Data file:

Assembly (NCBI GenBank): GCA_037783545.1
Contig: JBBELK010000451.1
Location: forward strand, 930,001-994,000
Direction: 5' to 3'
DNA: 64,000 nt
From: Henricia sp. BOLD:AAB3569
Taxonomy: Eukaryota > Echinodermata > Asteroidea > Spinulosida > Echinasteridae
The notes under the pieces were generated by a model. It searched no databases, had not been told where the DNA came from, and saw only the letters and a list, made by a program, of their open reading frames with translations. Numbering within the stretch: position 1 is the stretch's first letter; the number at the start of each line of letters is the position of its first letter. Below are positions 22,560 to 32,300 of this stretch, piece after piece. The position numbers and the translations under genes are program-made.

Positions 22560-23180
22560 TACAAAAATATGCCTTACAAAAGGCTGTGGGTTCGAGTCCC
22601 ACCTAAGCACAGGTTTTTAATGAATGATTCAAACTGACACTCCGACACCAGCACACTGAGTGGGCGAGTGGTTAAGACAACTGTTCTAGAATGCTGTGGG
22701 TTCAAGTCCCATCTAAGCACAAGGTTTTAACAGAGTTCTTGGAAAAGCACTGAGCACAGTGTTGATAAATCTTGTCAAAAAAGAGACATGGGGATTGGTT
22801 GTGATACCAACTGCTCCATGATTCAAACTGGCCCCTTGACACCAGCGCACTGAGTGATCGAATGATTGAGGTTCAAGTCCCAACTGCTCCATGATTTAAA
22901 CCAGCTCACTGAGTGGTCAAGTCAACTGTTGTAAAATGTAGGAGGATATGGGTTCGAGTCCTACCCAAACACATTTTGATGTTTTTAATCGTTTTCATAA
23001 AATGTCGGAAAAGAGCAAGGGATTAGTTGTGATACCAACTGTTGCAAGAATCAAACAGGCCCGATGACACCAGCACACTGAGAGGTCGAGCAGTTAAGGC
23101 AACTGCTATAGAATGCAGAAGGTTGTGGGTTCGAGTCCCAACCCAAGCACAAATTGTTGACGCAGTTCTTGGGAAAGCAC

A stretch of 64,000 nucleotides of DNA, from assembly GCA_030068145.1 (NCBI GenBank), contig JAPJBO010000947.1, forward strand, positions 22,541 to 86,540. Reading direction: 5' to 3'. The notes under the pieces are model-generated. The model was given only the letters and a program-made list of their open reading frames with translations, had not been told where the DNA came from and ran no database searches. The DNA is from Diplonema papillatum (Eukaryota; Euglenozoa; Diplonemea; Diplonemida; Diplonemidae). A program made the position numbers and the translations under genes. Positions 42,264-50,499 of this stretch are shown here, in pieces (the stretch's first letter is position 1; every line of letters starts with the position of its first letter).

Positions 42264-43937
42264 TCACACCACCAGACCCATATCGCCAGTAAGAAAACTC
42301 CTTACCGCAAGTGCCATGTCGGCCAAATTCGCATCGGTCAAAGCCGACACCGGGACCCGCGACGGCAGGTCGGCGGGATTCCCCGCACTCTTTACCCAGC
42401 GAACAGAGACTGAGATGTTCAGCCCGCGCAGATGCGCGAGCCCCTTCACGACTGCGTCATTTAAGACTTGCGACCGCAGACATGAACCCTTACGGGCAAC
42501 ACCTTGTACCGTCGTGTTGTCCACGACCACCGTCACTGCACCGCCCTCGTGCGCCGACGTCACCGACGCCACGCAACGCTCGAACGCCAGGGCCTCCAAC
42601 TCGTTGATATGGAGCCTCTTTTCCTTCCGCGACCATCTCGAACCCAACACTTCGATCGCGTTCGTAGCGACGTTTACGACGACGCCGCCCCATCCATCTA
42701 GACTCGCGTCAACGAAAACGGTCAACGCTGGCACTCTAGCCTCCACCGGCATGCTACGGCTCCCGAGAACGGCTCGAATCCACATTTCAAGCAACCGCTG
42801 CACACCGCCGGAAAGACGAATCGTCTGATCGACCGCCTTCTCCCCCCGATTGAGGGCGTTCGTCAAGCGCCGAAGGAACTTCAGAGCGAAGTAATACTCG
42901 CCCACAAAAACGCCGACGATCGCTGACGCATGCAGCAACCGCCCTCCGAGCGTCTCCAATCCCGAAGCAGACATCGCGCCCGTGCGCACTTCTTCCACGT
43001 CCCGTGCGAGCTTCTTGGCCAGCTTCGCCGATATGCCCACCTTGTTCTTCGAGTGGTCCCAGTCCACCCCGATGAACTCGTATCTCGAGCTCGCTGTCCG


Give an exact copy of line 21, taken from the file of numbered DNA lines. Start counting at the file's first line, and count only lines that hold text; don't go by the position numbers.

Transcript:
42401 GAACAGAGACTGAGATGTTCAGCCCGCGCAGATGCGCGAGCCCCTTCACGACTGCGTCATTTAAGACTTGCGACCGCAGACATGAACCCTTACGGGCAAC